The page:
My virgin smoke - a brisket no less

Discussion in 'Beef' started by adsway01, Jul 29, 2014.

  1. adsway01

    adsway01 Newbie


    The meat was fairly tender, but good and tasty. I started with an 8 lbs Costco Choice brisket, cooked it per SMF directions (time and temps), finished it in a cooler (no ice) wrapped in foil, but I think it was too fatty in the end. Did I not cook it low and slow enough? It was in the smoker for approx 6 to 8 hrs and got to the IT sooner than I wanted. If it cooked longer and I was able to keep the temp lower do you think it would have less fat remaining and be more tender?

    All in all I was proud of my first effort!

  2. foamheart

    foamheart Smoking Guru OTBS Member SMF Premier Member

    The nice thing about smoking, is you get to eat the results. And if you like it, thats all that matters. Write down the experience, and what you think you'd do next time. Its a great sport, hobby, pastime? Then next time read your notes. It is a win/win
  3. adsway01

    adsway01 Newbie

    Thanks for the tip Foamheart. Any feedback on my questions?
  4. By too fatty what do you mean? From the pictures, it looks like you may have needed to to some trimming before prepping that piece of meat for the smoker.
  5. foamheart

    foamheart Smoking Guru OTBS Member SMF Premier Member

    There are so many options to smoking a brisket. I leave all the fat in place when I smoke. If its really overburdened I might trim some of the hard fat, but not normally. The reason I don't is because normally I don't crutch mine, its about 220 for the entire trip. I don't foil or pack in the cooler. I have tried it and it all seems just too much trouble. I just start mine earlier,

    About 190 to 200 I start using a toothpick checking for doneness.

    There are 4 major differences in smoking it, hoter and faster, lower and slower or with the Texas crutch or without. They all make good brisket. I have made them all. I just feel like letting mine smoke a hair longer and not having to deal with wrapping and bundling. Its my preferred method.

    You need to enjoy trying all the methods and seeing which is your favorite because one will be just as obvious as the nose on your face, the one you must enjoy cooking, which will make it your best brisket.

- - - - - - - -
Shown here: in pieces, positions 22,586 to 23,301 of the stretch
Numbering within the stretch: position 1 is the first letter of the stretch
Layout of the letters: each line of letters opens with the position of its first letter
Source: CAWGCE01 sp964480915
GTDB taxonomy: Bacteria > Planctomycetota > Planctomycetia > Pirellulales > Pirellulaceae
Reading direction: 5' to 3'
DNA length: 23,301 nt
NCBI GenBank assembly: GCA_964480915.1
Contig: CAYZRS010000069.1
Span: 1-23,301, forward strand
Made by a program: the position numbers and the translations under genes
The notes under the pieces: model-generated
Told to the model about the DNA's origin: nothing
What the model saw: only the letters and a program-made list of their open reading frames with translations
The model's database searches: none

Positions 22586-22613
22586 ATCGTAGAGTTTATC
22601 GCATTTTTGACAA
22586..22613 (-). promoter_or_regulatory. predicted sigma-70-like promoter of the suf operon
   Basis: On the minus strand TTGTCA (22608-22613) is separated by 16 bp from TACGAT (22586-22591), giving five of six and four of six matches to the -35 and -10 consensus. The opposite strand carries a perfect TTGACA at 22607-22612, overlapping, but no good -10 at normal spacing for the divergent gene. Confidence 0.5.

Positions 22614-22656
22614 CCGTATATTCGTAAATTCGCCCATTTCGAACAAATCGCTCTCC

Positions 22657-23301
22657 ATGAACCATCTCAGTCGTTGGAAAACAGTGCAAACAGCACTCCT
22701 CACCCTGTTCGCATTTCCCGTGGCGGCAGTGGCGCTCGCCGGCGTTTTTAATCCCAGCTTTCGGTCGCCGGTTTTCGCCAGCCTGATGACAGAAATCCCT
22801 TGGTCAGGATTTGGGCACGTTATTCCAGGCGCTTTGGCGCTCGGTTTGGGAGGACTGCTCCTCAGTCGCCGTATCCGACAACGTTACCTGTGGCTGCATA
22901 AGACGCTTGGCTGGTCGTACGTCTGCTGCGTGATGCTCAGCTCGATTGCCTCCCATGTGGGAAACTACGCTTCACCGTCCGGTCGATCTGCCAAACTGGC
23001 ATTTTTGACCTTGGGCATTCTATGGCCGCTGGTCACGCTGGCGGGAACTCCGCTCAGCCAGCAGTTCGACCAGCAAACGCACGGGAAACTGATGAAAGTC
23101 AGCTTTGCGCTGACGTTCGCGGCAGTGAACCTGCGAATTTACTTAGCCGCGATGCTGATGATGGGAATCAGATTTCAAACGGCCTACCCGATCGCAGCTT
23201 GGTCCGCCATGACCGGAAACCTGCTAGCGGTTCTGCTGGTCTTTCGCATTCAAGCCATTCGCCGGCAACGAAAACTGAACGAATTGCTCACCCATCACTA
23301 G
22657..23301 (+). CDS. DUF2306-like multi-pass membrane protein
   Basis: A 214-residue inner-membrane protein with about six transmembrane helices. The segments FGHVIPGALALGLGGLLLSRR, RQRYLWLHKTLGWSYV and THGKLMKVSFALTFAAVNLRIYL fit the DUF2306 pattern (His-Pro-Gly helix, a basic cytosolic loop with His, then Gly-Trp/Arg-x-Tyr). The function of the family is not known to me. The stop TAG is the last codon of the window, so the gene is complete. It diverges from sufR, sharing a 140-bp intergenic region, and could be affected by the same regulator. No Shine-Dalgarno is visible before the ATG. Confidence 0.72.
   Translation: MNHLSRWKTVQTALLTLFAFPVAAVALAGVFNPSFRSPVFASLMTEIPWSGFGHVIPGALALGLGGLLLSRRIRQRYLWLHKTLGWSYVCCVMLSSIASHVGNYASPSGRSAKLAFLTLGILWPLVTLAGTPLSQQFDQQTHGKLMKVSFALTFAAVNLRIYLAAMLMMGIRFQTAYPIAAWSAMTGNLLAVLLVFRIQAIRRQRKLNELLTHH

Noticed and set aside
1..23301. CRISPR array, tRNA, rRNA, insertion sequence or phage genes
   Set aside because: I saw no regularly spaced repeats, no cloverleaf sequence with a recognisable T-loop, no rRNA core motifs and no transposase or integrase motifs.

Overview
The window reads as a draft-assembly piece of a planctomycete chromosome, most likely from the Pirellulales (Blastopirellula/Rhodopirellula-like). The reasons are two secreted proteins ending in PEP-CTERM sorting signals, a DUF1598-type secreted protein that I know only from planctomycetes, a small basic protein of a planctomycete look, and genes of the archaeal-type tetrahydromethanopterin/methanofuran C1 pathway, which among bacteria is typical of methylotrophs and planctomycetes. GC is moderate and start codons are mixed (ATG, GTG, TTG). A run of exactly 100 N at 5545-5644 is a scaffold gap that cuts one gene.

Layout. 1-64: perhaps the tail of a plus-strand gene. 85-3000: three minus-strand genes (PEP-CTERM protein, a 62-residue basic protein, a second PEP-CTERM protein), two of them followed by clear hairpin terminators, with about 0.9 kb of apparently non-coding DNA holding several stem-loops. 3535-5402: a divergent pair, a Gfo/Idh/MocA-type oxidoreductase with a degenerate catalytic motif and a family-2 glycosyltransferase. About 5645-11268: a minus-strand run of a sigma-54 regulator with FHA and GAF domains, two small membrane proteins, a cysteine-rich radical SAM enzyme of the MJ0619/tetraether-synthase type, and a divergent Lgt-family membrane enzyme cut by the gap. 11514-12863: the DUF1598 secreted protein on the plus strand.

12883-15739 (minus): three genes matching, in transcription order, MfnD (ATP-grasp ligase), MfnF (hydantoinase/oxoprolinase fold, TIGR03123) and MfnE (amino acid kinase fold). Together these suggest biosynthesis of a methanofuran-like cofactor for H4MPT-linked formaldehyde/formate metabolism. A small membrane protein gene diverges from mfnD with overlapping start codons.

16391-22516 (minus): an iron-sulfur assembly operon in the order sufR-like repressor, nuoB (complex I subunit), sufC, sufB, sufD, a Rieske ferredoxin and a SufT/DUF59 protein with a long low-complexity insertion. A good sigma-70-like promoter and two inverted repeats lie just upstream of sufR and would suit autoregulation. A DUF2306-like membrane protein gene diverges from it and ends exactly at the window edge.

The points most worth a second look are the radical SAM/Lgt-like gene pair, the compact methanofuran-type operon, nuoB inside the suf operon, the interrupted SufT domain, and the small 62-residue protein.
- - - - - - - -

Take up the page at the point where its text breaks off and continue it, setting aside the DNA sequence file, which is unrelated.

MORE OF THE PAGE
I like fat, I se you have a packer, a flat with a point, some seperate 'em because its easier to calculate a flat alone. I personally figure about 2 hours per pound at 220/230 degrees. So an 8pounder would take about 16 hours. Then the rest period. I always try to rest to cool a brisket before slicing. Helps it hold together better.

    But like I said, you need to try the 4 basic's to see which most agrees with how you'll like to smoke, they all taste pretty good. Then wheh ya know which way you can start figuring out your flavor modifier. Its really a lifetime of enjoyment searching and hunting for that perfect one.

    Use the search engine, make sure and add Q-View to your query as well as your type smoker as to get the most possible help. Pictures help me alot also.

    I hope you have a lot of fun, Bon Chance
    heubrewer likes this.
  6. heubrewer

    heubrewer Meat Mopper

    + 100 to Foamheart's post
  7. adsway01

    adsway01 Newbie

    That last post was like poetry Foamheart, thanks! Real solid guidance. I look forward to researching and experimenting. Like you posted first: the best part is the tasting. I made a beef sirloin butt tip today. 6 hrs low (180) to IT of 140 then the cooler rest to 145. Hickory and cherry smoke and WOW! Medium rare with marvelous flavor.
  8. knifebld

    knifebld Smoking Fanatic

    Seems like you are having a lot of fun and that Sirloin looks pretty tasty, good job!
  9. adsway01

    adsway01 Newbie

    Thanks I am! It sure does taste great.

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